On 11 January 2021, the Helsinki City Board approved NCC’s development reservation for the Savonkatu area in Alppila and Pasila. The aim is to also involve the residents extensively in the project to develop the area into a carbon-neutral city block and shape Savonkatu into a communal, active and attractive street area as a part of the inner city. The area will become a natural part of Alppila and the entire inner city of Helsinki. You can review the more detailed terms of the Savonkatu development reservation here.
The initial development reservation area covers about 160,000 floor square metres of business premises construction on both sides of Savonkatu, as well as hotel and commercial facilities, parking space, hybrid and teaching premises and apartments. NCC is also reviewing the area for the placement of its new business location in the Helsinki Metropolitan Area. In addition to the development reservation, NCC is planning to apply for a plot reservation in the area for 45,000 floor square meters for office construction, covering at least 35% of the entire development reservation.
The planning architect is JKMM Arkkitehdit. The purpose of the architecture is to provide a high-quality, dense urban structure and a link between the historical Konepaja district and the new Keski-Pasila area. A green zone with open rock formations will remain between the residential blocks and the commercial area. The project’s landscape architect is Nomaji maisema-arkkitehdit Oy. The partner for implementing the development plans of the area’s energy solution is Helen Oy. To achieve high energy-efficiency in the area, the plans will focus on utilising local resources, such as geothermal energy, solar power and solar heat. Increasing the utilisation rate of the buildings to be constructed through shared use of the real estate resources is planned together with a real estate startup, Spacent Oy.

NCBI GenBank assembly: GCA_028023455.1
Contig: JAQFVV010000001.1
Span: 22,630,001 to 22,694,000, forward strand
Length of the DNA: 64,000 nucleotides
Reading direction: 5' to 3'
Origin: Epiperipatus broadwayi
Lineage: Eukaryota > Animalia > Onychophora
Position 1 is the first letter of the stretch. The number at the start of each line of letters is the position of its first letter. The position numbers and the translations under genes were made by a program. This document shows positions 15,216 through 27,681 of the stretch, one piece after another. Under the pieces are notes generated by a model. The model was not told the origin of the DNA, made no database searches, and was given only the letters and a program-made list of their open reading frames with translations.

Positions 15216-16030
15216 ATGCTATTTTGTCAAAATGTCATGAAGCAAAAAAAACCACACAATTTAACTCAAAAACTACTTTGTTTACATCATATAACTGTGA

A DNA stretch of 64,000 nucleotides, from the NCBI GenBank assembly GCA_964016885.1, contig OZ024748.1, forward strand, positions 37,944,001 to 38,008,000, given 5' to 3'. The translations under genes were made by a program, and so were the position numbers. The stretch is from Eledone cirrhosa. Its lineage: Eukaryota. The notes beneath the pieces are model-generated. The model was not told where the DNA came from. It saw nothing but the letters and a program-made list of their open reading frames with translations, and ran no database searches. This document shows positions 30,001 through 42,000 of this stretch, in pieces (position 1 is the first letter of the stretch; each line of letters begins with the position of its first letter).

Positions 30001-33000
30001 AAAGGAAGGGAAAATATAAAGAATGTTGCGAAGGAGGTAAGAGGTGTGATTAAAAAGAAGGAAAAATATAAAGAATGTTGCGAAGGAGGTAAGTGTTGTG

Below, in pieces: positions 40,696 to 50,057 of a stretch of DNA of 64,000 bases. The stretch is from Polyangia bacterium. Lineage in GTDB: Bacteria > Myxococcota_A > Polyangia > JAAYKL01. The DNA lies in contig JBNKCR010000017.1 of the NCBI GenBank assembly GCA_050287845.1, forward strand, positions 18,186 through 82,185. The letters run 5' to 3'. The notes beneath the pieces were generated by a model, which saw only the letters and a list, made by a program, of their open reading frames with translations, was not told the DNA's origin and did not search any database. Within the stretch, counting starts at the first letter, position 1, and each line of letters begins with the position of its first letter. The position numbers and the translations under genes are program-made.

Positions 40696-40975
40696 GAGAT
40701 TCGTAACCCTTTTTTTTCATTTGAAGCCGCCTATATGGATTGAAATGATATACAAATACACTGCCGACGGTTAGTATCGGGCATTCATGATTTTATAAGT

Active inclusion of residents in the planning
Different options for increasing the vitality of the area and linking it smoothly to the functionalities of the inner city will be sought via active participation during the planning process. Various ways to influence the development plans for the area will be offered to the stakeholders and city residents. Information about the development stage plans, the area itself and participation opportunities and their schedule is available online at www.savonkatukehittyy.fi. The City and NCC are hoping for the public’s active participation at all stages of the project.
Surveys, polls, interviews, a virtual walk around the area and a resident event will be held in 2021 to collect the different perspectives and knowledge.
Over summer 2021, alternative plans will be presented based on the input data gathered through these interactions. The residents will have the chance to give feedback on the plans through the Kerrokantasi service. A more detailed area plan will be compiled as a basis for the detailed plan change by utilising these comments.
The area around Helsinki Railway Station will be renewed. As a part of this change, we wish to shape the Elielinaukio and Asema-aukio area into a modern, attractive and lively part of the pedestrian centre. An international, invitation-only architecture competition will be held to develop the Elielinaukio and Asema-aukio area. The objective is to prepare the detailed plan renewal based on the winning competition entry. Planning principles will be compiled as guidelines for designing the area.
The architecture competition started in November 2020. The competition entries will be presented on the uusieliel.fi website soon after the competition term ends in March 2021. A Kerrokantasi survey will be launched to gather the public’s comments, asking for feedback on these entries and ideas for their further refinement. The feedback received will then be used to evaluate the competition entries. Based on the preliminary schedule, the winner will be chosen in July 2021. The goal is to draft a new detailed plan for the area, based on the winning design. The audience can follow the competition’s progress online at uusieliel.fi.